Helpless Dancer

The Endless Note

Tapestry – Carole King


Carole King was first a songwriter and then a musician and with Gerry Goffin, for awhile her husband, forged a writing partnership which stamped it’s influence all over the music world.

As a recording artist she is best known for her 1971 album “Tapestry” the album featured several of their songs already made famous by other artists particularily (You Make Me Feel Like) A Natural Woman which Aretha Franklin has aleady claimed as one of her signature tunes.

The album has recently been re-released with an additional CD of solo live performances of the album, here is a review taken from Amazon.

“This nth reissue of Carole King’s second solo LP titled “Tapestry” (originally released In May 1971 in the USA) includes solely the tracks featured on the original LP (there are no “bonus” tracks.)

Epic/Legacy (King’s former label) presents this release as a way to celebrate Carole King’s fifty year career as a recording artist (her first single, “The Right Girl”, was released in May 1958 by ABC.) However, this sounds like good, old, plain corporate hype designed to sell – again – an album that has already been re-released to death. My view is vindicated by the official Carole King website where the accent is put on another live 2-disc set titled “The Living-Room Tour” released on CD in 2005 and now available as a 2-DVD set.

It is nevertheless true that “Tapestry” – along with a few other seminal LP offerings by the likes of James Taylor, Joni Mitchell, Jackson Browne, the CSN&Y foursome, etc. (you name them!) – truly defined the singer-songwriter genre.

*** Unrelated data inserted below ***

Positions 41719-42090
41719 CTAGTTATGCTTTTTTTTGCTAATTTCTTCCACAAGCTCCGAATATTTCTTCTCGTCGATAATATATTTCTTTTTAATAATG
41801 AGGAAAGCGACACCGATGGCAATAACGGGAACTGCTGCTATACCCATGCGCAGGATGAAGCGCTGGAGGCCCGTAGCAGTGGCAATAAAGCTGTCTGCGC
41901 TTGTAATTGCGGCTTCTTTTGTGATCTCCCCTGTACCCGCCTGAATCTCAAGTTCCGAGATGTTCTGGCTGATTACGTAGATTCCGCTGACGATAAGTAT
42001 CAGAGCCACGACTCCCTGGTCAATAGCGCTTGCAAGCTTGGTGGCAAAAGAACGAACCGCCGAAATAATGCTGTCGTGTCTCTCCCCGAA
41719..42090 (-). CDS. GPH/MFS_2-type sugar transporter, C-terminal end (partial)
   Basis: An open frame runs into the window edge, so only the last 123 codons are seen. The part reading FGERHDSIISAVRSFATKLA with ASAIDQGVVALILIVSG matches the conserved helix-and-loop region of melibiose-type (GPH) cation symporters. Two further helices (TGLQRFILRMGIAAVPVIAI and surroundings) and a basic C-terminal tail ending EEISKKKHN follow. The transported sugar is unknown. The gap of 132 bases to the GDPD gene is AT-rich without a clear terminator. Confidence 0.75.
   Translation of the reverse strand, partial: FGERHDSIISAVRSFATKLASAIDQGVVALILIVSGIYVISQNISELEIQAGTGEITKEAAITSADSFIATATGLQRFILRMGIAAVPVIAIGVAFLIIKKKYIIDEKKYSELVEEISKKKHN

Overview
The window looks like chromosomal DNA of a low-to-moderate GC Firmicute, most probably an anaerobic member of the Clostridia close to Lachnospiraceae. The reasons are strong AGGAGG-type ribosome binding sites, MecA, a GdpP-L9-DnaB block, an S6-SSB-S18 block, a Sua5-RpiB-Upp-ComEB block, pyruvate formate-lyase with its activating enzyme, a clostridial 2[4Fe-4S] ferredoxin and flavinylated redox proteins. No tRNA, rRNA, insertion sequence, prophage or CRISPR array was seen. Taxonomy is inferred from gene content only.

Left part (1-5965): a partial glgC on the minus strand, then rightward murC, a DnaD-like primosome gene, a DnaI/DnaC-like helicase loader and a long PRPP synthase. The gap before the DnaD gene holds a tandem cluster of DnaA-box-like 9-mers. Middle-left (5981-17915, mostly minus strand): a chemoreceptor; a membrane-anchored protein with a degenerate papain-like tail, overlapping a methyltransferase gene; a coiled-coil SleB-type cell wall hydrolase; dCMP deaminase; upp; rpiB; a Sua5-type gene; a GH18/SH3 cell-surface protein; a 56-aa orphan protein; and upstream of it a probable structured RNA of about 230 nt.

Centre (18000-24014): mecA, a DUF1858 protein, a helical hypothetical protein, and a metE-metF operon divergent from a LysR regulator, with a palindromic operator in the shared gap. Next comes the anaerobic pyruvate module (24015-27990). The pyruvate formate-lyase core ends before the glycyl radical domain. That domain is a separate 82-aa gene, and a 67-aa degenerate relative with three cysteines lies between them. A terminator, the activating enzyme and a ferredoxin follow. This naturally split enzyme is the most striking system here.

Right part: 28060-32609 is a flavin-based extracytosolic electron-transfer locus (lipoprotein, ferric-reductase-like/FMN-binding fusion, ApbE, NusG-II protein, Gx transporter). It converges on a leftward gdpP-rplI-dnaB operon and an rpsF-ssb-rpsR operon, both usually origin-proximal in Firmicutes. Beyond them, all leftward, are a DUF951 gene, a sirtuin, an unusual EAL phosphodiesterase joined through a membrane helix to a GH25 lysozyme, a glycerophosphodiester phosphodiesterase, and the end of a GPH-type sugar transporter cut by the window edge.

It is for its formidable musical achievements that this album sold upwards of 20 million copies worldwide while also winning Carole King four major Grammy awards. Nowadays, it remains everyy bit as fresh as it did in 1971. I recall being stunned by the quality of the work (compositions, singing, arrangements) when I bought my copy on the A&M/Ode UK label. The album was also a fairly big hit in the UK (topping at #24 in the UK LP charts.)

The “Tapestry” album boasts another “new” remastering by Vic Anesini and Jim Irwin. By the way, those two already remastered the 1999 Epic/Legacy re-release (which included two bonus tracks). In my opinion, you will need truly golden ears and a hi-fi to boot to hear any sonic improvement. The dedicated “audiophiles” will probably have opted for the 2006 SACD version, which was also remastered by – you guessed it – Anesini and Irwin. By the way, I reckon that this team has done wonders when reissuing dozens of albums of essential music from the past, either for Columbia/Epic or for Irwin’s own “Sundazed” label. Their sonic achievements are always of the highest order. Their only rivals, regarding reissues, are the guys from Rhino (who are working for Warner!) Anyway, there are only so much new remasterings that you can use.

To entice you to buy this 2-CD set, the second CD includes previously unreleased live, solo performances of the original studio “Tapestry” tracks. The producers have chosen to sequence the live tracks like the original studio album.

It is fair to consider the second album like some kind of “unplugged” CD. This material was recorded live 1973 and 1976 in various US venues. This type of release “from the vaults” has gathered some success of late (think of Neil Young’s “Massey hall 1971” or Stephen Stills’ “Just Roll Tape.”) And, of course, it is enjoyable to hear Carole King’s recorded in this context during her heyday.

Personally, I would have much more appreciated to see the new live tracks released separately from “Tapestry” on their own CD.